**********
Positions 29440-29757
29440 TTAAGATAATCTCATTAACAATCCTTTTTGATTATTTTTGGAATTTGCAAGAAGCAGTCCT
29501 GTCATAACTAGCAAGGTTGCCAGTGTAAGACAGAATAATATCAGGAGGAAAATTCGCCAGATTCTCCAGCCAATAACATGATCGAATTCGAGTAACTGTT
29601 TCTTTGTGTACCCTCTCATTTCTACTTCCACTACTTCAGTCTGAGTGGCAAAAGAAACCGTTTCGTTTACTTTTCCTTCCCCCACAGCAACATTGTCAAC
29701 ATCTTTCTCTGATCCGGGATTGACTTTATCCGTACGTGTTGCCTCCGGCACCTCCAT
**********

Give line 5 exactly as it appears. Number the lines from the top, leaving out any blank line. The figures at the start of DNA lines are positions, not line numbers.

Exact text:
29701 ATCTTTCTCTGATCCGGGATTGACTTTATCCGTACGTGTTGCCTCCGGCACCTCCAT